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Sitting on Top of the World Tibet

[hr]Yandrok Tso? Probably doesn’t mean much to most travellers but once seen, it’s never forgotten, writes Greg Clayton. [hr]

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Travel, particularly to we over 50s, is all about experiences, the doing and the seeing and accomplishing. So, I found myself on the rooftop of the world in Tibet, overlooking one of the country’s most sacred lakes Yandrok Tso, with it’s spellbinding image of turquoise water glistening below me.

Let’s go back a few days and cover this amazing journey to one of the world’s more enigmatic destinations, seeped in religious doctrine and cultural diversity amidst some of the globe’s highest peaks. Tibet is an amazing destination but my journey starts in China – in the city of Xining.

Yak-overlooking-Yamdrok-Tso

Most people tend to fly direct into Lhasa, the ancient capital of Tibet but I wanted to experience it another way and what a special way it is! The Lhasa Express, or more correctly the Qinghai-Tibet Railroad, runs from Beijing, through Xining and over the awesome Qinghai Tibet Plateau – and is considered to be one of modern China’s greatest successes and in fact is one of the world’s most amazing engineering feats.

[pullQuote]“Stay and take in the crisp but invigorating air, marvel at the solitude and beauty of the place and Yandrok Tso will stay with you forever.”[/pullQuote]

Xining is the capital city of Qinghai Province and after boarding my atmosphere controlled train, I settled down for the 1956 km journey over some of the world’s highest and most isolated countryside. The train is a true multi-cultural experience – a blending of local Chinese, excited tourists, new age back packers and nationalities from across the planet.

The 24-hour journey is filled with scenic wonder and delights from the primitive life and habitations seen beside the tracks to the grandeur of the tundra and high mountain peaks. The railroad is the highest in the world and an experience in its own right. The highest point reached, the railway station at Tanggula, is 5068 metres – definitely the rooftop of the world! Arrival into Lhasa is like stepping back in time albeit time that is rapidly changing under the Han Chinese development regime. This most ancient of cities is steeped in exotic mystery – even the name Lhasa means Land of the Gods.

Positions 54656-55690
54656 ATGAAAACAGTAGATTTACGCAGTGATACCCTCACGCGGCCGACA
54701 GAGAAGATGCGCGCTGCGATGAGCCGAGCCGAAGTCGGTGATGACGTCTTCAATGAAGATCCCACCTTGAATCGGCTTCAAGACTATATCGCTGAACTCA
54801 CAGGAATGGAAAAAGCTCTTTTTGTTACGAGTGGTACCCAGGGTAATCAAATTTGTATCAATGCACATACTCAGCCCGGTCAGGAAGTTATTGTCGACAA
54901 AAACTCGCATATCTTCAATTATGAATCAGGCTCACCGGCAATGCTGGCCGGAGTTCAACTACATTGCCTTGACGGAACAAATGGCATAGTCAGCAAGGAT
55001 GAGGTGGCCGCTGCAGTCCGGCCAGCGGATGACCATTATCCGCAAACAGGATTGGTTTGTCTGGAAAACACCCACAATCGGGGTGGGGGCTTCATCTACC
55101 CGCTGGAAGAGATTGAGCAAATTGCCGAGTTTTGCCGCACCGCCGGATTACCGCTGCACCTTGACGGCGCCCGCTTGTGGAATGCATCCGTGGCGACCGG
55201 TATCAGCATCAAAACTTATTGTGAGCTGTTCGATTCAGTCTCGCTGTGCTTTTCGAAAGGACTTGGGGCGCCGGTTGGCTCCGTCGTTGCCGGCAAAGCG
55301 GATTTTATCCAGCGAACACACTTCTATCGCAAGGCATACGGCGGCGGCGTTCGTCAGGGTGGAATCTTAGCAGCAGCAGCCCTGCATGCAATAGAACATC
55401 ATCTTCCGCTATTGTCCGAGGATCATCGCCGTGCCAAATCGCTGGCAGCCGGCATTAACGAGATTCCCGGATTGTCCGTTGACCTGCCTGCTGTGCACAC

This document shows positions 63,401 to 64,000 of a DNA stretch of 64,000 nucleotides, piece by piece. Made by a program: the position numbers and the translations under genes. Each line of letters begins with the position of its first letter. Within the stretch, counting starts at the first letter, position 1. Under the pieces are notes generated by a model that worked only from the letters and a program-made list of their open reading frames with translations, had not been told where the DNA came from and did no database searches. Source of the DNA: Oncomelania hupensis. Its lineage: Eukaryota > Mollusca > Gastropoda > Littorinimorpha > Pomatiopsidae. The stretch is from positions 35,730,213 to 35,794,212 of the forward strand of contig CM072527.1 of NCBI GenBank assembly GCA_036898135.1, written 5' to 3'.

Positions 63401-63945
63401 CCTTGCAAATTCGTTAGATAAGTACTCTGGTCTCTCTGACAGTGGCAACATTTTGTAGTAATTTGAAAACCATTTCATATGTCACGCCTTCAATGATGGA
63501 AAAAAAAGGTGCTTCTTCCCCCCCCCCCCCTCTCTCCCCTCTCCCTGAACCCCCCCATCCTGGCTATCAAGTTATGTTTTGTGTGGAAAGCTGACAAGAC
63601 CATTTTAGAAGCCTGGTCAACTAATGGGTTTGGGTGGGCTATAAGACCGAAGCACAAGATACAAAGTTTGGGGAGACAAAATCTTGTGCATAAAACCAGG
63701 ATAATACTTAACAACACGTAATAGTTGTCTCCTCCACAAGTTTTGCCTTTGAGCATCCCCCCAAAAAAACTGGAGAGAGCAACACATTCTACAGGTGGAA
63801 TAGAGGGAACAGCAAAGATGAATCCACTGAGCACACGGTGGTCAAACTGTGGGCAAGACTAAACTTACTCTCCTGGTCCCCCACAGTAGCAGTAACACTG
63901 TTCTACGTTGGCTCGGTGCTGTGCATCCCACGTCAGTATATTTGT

Potala-Palace---Lhasa

It is easy to forget that you are at high altitudes so any physical activity should be avoided for the first day or so, although arriving by rail negates much of the fear of altitude sickness. Once acclimatised, you will find Lhasa an easy and enjoyable city to explore, and travelling by foot allows Lhasa’s history to unfold before you. Walking is a pivotal part of life for every Tibetan. Join them and hundreds of pilgrims at Jokhang Temple in Bharkor Square – the scene of most of the local protest movements in recent years. While there, make sure you travel clockwise around this fascinating monument to the Buddhist faith – it’s called perambulation as the pilgrims prostrate themselves repeatedly in an excruciatingly tiresome dedication to their faith.

Of course no visit to Lhasa should go without experiencing the splendour of the Potala Palace, the former home of the Dalai Lama. Soaring 13 stories high with over 1,000 rooms perched atop a great hill overlooking Lhasa, this building is one of the world’s greatest and a ‘must-see’. Under Chinese management, tours are restricted and very tightly controlled. You have a certain time to be at the entry gate and then only 60 minutes to tour the sprawling complex. It’s all worth it, even the testing climb to the entrance, but take it easy as the altitude is high and the air is thin.